Jim Clayton, the city of Knoxville and the Knoxville Science Museum have all formally entered into an agreement to make a $100 million science museum near downtown Knoxville a reality.

10News obtained documents confirming the three cemented the plans with a development agreement on July 31.

The agreement confirms the new museum will be built on the site of the Knoxville Police Department on Howard Baker Jr. Avenue once KPD moves to its new headquarters at the old St. Mary's Hospital site in North Knoxville. 

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The development agreement gives Clayton responsibility over tearing down the old KPD building.

Clayton said Thursday his family was "delighted" about the next phase of science center.

BarberMcMurry Architects will lead a conceptual design program to look at multiple options for the Safety Building site, according to Clayton's statement.

"Receiving community feedback on these conceptual plans will be a valuable and exciting part of the process," the philanthropist said in his statement.

The new Knoxville Science Museum will be built and 'operate as a gift of the community and region,' and plans include state-of-the-art interactive exhibits, classrooms, traveling exhibits, and other educational activities.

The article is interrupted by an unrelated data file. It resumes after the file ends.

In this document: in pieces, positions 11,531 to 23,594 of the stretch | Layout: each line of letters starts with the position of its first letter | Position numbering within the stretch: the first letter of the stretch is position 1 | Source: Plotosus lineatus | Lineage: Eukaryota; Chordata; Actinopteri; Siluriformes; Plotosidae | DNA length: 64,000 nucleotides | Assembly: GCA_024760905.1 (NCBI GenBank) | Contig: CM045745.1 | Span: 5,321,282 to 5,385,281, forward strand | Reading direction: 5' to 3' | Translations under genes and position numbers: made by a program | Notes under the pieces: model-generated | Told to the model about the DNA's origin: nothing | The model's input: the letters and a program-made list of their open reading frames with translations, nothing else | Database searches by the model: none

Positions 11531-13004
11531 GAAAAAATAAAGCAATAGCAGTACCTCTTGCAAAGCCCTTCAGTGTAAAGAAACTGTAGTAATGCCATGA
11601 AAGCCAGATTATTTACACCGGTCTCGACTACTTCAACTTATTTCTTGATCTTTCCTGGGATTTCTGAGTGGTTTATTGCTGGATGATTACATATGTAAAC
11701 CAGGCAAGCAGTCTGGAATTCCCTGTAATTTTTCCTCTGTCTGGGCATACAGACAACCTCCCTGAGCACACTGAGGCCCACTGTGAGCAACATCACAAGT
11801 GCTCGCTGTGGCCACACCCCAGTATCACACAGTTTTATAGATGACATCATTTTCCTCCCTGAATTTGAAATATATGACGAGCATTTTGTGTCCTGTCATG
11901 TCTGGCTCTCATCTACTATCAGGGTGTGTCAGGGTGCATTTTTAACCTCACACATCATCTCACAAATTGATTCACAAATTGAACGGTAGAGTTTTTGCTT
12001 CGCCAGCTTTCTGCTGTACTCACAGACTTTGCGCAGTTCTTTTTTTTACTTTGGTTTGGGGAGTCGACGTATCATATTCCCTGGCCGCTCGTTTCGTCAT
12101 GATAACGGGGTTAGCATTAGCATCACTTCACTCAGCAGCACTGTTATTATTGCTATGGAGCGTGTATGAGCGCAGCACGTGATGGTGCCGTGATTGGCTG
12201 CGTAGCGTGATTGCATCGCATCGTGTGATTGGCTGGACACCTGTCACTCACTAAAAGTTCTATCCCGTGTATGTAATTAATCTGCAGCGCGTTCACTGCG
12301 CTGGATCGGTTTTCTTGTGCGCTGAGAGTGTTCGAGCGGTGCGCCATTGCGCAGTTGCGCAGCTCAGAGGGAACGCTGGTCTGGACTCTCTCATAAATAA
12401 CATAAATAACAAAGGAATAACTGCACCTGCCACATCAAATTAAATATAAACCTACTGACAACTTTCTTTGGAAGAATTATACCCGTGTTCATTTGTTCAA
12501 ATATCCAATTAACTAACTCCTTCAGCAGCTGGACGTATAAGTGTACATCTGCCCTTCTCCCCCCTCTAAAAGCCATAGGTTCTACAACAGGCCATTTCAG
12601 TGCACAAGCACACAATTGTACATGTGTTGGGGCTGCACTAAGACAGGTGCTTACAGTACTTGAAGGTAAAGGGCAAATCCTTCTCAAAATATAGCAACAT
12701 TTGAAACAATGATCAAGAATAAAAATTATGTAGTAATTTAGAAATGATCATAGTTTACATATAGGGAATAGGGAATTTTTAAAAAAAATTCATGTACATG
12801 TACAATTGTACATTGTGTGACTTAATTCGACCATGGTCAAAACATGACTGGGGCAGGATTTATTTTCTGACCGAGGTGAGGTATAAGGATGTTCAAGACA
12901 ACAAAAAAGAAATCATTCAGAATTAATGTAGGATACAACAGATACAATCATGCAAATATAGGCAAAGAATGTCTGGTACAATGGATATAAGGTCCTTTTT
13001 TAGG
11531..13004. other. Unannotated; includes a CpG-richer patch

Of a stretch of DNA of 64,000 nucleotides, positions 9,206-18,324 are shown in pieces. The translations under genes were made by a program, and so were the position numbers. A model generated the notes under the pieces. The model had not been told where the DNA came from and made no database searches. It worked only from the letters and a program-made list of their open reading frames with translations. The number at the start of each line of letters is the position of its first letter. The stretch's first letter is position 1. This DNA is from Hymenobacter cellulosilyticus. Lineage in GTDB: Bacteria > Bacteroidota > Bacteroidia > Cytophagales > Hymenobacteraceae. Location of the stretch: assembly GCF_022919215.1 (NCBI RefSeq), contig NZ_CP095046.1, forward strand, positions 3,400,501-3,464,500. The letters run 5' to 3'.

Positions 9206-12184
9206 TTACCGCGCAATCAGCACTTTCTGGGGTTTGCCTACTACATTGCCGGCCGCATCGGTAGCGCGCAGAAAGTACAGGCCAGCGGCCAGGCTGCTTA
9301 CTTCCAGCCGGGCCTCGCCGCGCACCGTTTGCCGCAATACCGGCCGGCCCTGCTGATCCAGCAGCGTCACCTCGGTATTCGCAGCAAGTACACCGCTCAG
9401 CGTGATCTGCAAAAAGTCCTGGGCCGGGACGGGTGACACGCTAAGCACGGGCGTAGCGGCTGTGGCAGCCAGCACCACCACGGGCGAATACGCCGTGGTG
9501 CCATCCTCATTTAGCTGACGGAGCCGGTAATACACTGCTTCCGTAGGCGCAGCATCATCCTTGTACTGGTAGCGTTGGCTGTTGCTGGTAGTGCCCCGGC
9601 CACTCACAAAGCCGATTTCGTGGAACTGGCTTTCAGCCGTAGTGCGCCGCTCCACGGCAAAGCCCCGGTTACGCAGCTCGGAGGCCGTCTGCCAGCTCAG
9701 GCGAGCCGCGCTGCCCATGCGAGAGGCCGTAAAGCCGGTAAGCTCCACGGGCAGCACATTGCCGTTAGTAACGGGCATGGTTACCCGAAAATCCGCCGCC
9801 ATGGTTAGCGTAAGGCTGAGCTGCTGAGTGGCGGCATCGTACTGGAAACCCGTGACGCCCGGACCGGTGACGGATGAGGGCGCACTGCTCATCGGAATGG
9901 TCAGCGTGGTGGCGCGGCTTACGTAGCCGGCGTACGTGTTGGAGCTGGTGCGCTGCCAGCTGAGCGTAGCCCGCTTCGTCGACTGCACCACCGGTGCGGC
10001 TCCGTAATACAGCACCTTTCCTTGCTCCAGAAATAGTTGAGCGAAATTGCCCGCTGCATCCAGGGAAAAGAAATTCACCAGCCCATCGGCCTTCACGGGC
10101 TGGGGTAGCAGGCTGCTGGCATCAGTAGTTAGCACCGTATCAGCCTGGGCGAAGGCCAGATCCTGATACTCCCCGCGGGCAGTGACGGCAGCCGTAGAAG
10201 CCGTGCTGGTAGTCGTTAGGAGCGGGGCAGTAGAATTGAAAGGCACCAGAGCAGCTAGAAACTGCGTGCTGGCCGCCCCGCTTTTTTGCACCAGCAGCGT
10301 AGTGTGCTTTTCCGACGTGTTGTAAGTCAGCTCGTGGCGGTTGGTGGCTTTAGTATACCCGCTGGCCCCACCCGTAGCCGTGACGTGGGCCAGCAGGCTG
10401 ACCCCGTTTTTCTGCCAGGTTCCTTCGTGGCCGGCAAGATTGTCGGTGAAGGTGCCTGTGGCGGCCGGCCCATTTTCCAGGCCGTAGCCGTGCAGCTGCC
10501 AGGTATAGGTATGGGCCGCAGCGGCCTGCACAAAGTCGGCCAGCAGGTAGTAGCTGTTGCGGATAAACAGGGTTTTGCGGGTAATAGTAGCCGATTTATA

The agreement specifies the building will be two-stories at minimum with at least 80,000 to 200,000 square feet of space. 

The city will be responsible for the pre-development and design process -- including planning, environmental considerations, architecture, and engineering. The city will also need to approve a final design before development can start.

The agreement also highlights parking in that area will be a potential challenge to be addressed since the museum will share parking space with the Knoxville Civic Coliseum. It states the developer will need to hire an engineering firm to analyze spaces and garages owned by the city and evaluate parking demands.

The city has also agreed to allow some spaces in the parking garages near the proposed site to be designated specifically for museum patrons -- which the agreement said any parking fees paid by people visiting the museum will go back to the city to pay for operation and upkeep of the parking structures.   

Philanthropist Jim Clayton announced his vision of building a world-class science museum in Knoxville in 2018. The Clayton Foundation said they had fully funded the $100 million investment to make that reality, also adding in an extra $50 million endowment for the museum.

As part of the agreement, the endowment gives the foundation naming rights to the Knoxville Science Museum.

►RELATED: Clayton presses on with museum plans, mayor 'hopeful' it'll be at old PD headquarters